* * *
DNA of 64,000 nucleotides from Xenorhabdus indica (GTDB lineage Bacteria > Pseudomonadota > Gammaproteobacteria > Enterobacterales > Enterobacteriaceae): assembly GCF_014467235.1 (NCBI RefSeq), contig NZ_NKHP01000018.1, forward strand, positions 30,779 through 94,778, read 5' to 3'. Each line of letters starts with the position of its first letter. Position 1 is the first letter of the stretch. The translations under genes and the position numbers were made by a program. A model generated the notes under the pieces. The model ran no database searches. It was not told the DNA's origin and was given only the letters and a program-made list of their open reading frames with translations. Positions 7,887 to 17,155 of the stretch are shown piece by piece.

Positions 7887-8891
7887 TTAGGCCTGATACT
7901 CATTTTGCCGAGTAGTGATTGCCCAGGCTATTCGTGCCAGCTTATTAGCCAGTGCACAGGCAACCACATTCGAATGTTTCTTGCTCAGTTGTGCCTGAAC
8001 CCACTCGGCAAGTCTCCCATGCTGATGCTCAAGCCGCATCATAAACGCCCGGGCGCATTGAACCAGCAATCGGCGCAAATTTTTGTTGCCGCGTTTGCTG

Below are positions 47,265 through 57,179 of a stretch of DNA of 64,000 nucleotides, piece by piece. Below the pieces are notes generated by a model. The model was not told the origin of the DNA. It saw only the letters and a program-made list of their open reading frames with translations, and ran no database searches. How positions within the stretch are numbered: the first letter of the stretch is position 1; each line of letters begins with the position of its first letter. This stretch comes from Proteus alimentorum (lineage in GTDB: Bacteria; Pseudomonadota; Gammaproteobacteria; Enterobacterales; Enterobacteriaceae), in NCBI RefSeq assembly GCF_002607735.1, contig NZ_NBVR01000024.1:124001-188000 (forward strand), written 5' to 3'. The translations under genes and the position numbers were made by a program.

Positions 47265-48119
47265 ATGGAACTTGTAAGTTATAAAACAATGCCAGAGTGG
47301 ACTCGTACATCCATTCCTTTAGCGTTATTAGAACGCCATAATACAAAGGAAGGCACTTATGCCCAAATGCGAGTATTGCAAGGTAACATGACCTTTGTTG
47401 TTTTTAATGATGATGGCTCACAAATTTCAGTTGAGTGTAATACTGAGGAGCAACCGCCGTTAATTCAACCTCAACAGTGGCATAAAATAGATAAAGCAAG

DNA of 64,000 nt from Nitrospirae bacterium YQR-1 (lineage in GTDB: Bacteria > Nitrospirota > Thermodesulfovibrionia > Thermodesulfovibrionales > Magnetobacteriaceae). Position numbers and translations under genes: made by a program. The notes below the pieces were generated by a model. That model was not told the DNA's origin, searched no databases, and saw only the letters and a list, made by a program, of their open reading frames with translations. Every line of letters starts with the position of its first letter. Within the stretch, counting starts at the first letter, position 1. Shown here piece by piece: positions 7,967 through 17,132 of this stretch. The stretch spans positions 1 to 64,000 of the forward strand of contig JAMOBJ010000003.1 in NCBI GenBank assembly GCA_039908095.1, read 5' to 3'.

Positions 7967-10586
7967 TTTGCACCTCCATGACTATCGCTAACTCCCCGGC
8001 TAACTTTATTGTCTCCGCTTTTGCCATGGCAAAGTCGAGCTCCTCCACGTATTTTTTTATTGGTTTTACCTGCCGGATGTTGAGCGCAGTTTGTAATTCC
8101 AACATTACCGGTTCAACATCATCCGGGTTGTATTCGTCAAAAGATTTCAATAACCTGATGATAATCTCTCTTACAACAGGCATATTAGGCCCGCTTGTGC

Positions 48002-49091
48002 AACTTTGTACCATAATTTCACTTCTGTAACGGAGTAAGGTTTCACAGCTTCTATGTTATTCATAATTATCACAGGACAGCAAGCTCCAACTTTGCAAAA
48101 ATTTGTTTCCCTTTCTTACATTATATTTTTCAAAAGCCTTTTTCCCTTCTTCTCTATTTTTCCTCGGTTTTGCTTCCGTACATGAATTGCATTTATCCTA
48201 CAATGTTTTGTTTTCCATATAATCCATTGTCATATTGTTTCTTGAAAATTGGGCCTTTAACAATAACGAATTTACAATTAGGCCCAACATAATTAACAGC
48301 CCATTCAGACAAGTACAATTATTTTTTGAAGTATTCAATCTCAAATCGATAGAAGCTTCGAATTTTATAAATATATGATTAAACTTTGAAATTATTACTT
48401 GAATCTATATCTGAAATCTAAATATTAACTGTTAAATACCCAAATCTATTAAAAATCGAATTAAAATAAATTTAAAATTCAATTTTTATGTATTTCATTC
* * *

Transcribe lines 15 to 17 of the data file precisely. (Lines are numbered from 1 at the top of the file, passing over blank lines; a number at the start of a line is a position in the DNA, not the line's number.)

8101 AACATTACCGGTTCAACATCATCCGGGTTGTATTCGTCAAAAGATTTCAATAACCTGATGATAATCTCTCTTACAACAGGCATATTAGGCCCGCTTGTGC

Positions 48002-49091
48002 AACTTTGTACCATAATTTCACTTCTGTAACGGAGTAAGGTTTCACAGCTTCTATGTTATTCATAATTATCACAGGACAGCAAGCTCCAACTTTGCAAAA